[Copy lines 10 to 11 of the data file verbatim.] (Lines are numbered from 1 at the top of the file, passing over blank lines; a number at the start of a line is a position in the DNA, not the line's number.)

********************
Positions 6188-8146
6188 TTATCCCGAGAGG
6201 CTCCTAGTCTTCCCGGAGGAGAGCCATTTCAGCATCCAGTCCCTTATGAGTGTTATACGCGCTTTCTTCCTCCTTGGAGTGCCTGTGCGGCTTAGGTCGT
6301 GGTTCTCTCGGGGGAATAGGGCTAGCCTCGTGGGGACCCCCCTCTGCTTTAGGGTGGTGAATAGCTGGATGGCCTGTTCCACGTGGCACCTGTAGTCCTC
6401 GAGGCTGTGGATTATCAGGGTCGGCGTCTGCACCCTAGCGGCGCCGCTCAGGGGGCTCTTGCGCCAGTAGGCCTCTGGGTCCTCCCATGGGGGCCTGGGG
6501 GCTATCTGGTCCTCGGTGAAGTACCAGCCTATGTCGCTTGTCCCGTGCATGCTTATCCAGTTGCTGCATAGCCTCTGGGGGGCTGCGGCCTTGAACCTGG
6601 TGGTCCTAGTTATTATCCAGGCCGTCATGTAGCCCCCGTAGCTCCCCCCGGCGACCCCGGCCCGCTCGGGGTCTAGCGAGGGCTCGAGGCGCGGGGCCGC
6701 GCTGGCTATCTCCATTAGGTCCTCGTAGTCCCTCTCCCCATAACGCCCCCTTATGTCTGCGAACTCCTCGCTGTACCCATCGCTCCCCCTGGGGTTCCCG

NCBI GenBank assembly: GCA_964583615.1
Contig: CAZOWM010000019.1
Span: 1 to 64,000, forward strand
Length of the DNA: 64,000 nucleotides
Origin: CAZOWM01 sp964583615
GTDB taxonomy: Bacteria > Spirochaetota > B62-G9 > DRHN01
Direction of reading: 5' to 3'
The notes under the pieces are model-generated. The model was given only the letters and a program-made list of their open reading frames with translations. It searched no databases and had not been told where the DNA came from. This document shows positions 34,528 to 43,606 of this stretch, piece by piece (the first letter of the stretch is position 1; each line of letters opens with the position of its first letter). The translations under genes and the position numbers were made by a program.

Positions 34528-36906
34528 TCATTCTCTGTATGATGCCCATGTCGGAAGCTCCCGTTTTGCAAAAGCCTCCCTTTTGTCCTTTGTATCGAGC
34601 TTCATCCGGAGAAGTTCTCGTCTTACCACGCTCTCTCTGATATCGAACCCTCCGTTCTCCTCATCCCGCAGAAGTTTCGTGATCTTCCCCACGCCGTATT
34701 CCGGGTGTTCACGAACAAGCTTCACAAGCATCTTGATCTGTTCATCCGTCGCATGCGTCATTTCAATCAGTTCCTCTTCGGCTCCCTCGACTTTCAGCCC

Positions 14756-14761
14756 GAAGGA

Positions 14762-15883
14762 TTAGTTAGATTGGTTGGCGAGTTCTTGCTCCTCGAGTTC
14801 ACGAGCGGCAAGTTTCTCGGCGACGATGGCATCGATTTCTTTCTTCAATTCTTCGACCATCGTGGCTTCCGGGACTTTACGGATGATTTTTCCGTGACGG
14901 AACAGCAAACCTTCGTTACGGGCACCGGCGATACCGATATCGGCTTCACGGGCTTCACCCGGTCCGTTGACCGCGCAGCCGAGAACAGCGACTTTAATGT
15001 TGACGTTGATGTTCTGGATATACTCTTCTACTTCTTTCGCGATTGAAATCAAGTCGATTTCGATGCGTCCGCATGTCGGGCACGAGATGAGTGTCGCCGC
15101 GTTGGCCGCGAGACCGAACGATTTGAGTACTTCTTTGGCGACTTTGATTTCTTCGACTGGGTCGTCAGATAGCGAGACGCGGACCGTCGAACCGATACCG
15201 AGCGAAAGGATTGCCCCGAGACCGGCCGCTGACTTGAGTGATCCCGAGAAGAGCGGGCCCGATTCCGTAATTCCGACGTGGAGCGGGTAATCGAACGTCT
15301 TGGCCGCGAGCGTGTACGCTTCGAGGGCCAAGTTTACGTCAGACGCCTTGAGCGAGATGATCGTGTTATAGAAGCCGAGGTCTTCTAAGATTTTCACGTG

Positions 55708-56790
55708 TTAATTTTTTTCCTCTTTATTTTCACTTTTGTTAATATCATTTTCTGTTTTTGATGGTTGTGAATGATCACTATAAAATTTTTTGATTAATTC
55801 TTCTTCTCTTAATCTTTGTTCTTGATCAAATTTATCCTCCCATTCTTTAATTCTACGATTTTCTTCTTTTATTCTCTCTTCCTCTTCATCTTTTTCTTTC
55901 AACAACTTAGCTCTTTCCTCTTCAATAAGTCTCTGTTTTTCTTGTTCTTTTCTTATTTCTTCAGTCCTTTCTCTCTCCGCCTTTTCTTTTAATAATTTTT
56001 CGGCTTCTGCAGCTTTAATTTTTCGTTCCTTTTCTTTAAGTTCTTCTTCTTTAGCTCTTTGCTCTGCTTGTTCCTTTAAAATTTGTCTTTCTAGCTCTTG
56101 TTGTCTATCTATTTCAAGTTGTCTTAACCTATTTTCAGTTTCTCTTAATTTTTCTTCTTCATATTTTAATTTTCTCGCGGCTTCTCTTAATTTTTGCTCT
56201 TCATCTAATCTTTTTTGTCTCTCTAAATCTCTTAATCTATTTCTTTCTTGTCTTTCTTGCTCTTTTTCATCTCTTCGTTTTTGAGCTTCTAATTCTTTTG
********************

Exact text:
Contig: CAZOWM010000019.1
Span: 1 to 64,000, forward strand